The discovery was made thanks to Spitzer telescopes. The clouds of our planet Earth are of water vapor, but this is different for the planets of the Solar System.
Clouds and their composition are very different, depending on their position. On Jupiter they are made of ammonia and ammonium hydrosulfide. On Mars they are carbon dioxide. If you move away from the Solar System then everything becomes different. An example is the upper atmosphere of brown dwarfs which have masses between those of stars and gas giant planets. With a Spitzer telescope , the experts saw that silicate clouds exist . They are minerals that include sand and rocks, accounting for more than 90% of the earth’s surface.
Analyzing the atmospheres of brown dwarfs and planets where silicate clouds can form can help us understand what it would mean to see in the atmosphere of an Earth-like planet in size and temperature.
Stanimir Metchev, professor at Western University Ontario, Canada
In order for such clouds to form, the silicates need to cool down, producing condensation . To make the rock vapor, the temperature needs to be warmer than water. This is the reason for hotter celestial bodies such as brown dwarfs. An experiment by the scholars on 113 spectra of as many brown dwarfs observed with the Spitzer gave the answer.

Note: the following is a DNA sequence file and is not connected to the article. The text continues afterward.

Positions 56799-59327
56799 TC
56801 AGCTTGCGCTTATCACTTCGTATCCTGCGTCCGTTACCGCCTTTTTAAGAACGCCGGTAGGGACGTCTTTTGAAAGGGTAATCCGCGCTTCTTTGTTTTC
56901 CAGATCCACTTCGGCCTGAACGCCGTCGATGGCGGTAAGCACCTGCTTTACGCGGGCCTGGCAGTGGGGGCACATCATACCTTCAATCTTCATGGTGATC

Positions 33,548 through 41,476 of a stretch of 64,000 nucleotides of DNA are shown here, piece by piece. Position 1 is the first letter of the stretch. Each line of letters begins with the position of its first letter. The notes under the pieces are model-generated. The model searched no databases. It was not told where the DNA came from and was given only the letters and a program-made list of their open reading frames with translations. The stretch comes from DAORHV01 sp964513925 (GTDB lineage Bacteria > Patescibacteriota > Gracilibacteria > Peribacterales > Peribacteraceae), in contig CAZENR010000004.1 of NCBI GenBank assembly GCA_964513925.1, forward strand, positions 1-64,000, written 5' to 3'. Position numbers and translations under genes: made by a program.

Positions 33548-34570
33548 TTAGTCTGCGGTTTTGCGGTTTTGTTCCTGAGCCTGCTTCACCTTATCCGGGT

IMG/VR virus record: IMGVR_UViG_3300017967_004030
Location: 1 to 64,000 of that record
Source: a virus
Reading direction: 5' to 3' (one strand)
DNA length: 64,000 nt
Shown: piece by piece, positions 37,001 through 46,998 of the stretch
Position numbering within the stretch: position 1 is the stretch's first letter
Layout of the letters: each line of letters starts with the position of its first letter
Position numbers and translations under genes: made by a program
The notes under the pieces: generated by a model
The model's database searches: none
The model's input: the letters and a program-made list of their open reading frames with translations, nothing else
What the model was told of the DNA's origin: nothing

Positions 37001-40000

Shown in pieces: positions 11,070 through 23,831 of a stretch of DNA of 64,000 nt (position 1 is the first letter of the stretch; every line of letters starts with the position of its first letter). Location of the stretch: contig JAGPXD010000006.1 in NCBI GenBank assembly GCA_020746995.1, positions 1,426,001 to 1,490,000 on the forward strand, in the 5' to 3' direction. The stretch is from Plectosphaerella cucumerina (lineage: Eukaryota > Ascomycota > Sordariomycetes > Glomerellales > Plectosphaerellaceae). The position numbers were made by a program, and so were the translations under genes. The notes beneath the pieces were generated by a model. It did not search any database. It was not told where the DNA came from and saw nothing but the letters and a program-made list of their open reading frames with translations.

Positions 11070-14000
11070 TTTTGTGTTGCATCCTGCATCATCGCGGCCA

The data were grouped according to the temperatures relative to the spectrum of the observed brown dwarf. Here all the brown dwarfs were connected to the suitable temperature (between 1,000 and 1,700 degrees) for the birth of silicate clouds. If this temperature range is exceeded, the silicates remain vapor, otherwise below the clouds they turn into precipitation.
We dug into Spitzer’s archive data to find brown dwarfs where there was any indication of the presence of silicate clouds, and we didn’t really know what we would find.
Genaro Suárez, scientist at Western University Ontario and first author of the research
- Sand clouds on brown dwarfs. The discovery thanks to the Spitzer telescopes (scientenotizie.it)